A known detonator comprises a small cylindrical tube closed at one end by a plug made of rubber-like insulating material, through which plug two copper wires, known as legs of the detonator," are led. If such known detonators are used in dusty desert area or the so-called dry snow area, the detonators as assembled as ready for ignition are exposed to the accumulation of sand particles, dust particles, or snow flakes on the outer surfaces thereof. If such particles or flakes travel at a high speed through air, electrostatic charge tends to be generated on the particles and flakes, so that a considerably large amount electrostatic charge may be built up on the surface of the tube of the detonator as the amount of the particles and flakes increases. If such electrostatic charge accumulated on the outer surface of the tube exceeds a certain limit, an electric flashover may take place across the tube and the inner ends of the legs disposed therein. As a result, the detonator is discharged against expectation, for causing an accidental firing, which may lead to a serious accident.

Therefore, an object of the present invention is to obviate the aforesaid difficulties of the conventional detonator, by providing an improved electric detonator,

FIGS. 3A, 3B, and 3C are partial schematic sectional views, illustrating other embodiments of the present invention.

DESCRIPTION OF THE PREFERRED EMBODIMENT of a suitable priming composition and disposed at an intermediary position between the inner cylinder c and the open mouth of the tube t, and a plug p carrying legs I and fitted in the open mouth of the tube for closing it. In the known detonator, as shown in FIG. 1B, a suitable delay powder d is disposed adjacent the inner cylinder 0, so as to delay the firing of the base charge from the firing of the fuse head. In the exemplary known detonator, as shown in FIG. 1C, neither an inner cylinder 0 nor a delay powder d is used, and the fuse head i is surrounded by an initiating explosive s.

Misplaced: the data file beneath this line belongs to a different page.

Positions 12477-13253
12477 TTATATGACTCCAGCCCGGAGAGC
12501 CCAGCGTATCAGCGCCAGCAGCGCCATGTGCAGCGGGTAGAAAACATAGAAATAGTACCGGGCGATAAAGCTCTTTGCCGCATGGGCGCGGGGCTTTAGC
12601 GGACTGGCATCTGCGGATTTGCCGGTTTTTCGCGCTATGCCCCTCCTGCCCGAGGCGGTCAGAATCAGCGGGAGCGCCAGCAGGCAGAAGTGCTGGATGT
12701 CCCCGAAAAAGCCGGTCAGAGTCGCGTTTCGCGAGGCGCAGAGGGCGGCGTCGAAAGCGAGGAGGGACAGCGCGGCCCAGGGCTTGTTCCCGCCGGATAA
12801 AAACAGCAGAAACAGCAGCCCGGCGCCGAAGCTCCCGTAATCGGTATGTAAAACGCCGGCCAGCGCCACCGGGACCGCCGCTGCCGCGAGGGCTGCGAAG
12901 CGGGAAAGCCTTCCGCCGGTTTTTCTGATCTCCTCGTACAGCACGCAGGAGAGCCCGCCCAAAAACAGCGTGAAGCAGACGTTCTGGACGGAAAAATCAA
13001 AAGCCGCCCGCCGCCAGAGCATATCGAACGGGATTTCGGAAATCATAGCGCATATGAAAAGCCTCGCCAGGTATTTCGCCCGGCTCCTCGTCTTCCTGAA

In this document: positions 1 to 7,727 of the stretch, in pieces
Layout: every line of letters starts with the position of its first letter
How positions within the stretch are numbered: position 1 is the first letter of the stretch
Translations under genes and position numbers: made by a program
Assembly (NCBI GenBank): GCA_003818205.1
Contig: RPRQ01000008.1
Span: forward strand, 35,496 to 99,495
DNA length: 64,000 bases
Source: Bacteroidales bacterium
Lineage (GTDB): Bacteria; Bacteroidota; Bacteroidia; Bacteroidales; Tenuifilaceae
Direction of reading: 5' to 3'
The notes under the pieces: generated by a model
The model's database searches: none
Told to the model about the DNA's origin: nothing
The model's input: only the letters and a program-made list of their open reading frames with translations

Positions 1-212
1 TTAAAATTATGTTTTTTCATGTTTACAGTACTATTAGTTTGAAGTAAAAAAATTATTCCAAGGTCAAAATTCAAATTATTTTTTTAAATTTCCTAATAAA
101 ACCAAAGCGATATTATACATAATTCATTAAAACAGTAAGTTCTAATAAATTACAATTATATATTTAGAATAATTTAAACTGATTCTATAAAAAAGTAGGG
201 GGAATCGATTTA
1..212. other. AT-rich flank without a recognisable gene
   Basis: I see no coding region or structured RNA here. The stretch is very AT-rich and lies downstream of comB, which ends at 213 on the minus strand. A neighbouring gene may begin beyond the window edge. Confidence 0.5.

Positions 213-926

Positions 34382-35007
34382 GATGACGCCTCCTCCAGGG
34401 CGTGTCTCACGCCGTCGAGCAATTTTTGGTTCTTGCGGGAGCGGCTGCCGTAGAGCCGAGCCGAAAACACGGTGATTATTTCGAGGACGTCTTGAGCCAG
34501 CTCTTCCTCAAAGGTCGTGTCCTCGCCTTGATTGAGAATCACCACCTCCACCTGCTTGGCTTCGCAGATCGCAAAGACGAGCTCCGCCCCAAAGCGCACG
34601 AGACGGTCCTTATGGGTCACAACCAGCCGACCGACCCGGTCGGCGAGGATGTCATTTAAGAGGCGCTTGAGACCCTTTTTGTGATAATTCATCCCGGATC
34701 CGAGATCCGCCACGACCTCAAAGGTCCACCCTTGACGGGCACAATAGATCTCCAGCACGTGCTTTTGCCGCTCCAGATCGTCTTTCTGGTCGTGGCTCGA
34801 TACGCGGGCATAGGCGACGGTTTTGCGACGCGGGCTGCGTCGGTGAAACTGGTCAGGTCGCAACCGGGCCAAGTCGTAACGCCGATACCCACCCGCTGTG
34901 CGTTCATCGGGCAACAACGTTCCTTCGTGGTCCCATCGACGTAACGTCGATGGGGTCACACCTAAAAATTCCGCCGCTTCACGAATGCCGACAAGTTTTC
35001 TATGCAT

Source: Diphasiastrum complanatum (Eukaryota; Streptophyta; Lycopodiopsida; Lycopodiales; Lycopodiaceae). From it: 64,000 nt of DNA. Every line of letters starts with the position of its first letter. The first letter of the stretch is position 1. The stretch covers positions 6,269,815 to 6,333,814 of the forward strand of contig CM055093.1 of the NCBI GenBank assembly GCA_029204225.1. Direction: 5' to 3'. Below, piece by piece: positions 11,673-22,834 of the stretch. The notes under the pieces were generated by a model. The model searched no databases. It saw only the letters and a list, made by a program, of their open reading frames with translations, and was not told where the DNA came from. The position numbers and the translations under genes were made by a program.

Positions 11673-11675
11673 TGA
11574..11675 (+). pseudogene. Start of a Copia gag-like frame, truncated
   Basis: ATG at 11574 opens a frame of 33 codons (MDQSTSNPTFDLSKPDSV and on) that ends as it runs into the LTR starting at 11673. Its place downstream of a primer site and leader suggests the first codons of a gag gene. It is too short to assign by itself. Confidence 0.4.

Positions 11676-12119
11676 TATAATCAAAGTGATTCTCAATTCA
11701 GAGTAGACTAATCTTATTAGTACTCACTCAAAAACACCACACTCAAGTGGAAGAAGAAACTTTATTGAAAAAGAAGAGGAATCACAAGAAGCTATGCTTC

The legs I of the known detonator are made of a pair of electrically insulated wires, and a bridging element 12 is connected across the innermost ends of the two legs I. The bridging element b consists of a very thin wire made of an alloy of iridium and platinum. A suitable v priming composition is kneaded to form a paste, and

which is substantially free from accidental firing. Ac-

cording to the present invention, a plug made of moldable sealing material having a comparatively low specific electric resistance is used to close the open end of a tube of the detonator, so as to prevent the build-up of an excessively high electric charge accumulation on the tube. a

The moldable sealing material for the plug may be natural rubber, synthetic rubber, or a suitable synthetic resin, such as polyvinyl chloride, polypropylene, polyethylene, polycarbonate, silicone rubber, or polyurethane. The specific electric resistance of such moldable sealing material is adjusted to the aforesaid range by adding carbon particles or electrically conductive metallic particles therein.

BRIEF DESCRIPTION OF THE DRAWING For a better understanding of the invention, reference is made to the accompanying drawings, in which:

FIGS. 1A, 1B, and 1C are partially cut away side views of known electric detonators;

FIGS. 2A and 2B are partial schematic sectional views, illustrating the construction of the essential portions of different embodiments of the present invention; and